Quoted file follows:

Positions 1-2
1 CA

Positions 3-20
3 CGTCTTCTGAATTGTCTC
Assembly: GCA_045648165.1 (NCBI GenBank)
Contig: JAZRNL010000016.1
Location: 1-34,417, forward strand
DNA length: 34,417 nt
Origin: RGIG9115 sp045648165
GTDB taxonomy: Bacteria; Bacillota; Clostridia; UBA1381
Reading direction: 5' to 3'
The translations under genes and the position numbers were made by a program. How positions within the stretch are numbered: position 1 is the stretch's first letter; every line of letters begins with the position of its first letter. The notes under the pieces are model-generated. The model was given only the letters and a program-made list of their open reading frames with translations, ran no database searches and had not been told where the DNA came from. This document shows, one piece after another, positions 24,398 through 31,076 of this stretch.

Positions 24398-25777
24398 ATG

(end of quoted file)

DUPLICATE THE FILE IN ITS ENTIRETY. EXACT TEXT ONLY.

Positions 1-2
1 CA

Positions 3-20
3 CGTCTTCTGAATTGTCTC
Assembly: GCA_045648165.1 (NCBI GenBank)
Contig: JAZRNL010000016.1
Location: 1-34,417, forward strand
DNA length: 34,417 nt
Origin: RGIG9115 sp045648165
GTDB taxonomy: Bacteria; Bacillota; Clostridia; UBA1381
Reading direction: 5' to 3'
The translations under genes and the position numbers were made by a program. How positions within the stretch are numbered: position 1 is the stretch's first letter; every line of letters begins with the position of its first letter. The notes under the pieces are model-generated. The model was given only the letters and a program-made list of their open reading frames with translations, ran no database searches and had not been told where the DNA came from. This document shows, one piece after another, positions 24,398 through 31,076 of this stretch.

Positions 24398-25777
24398 ATG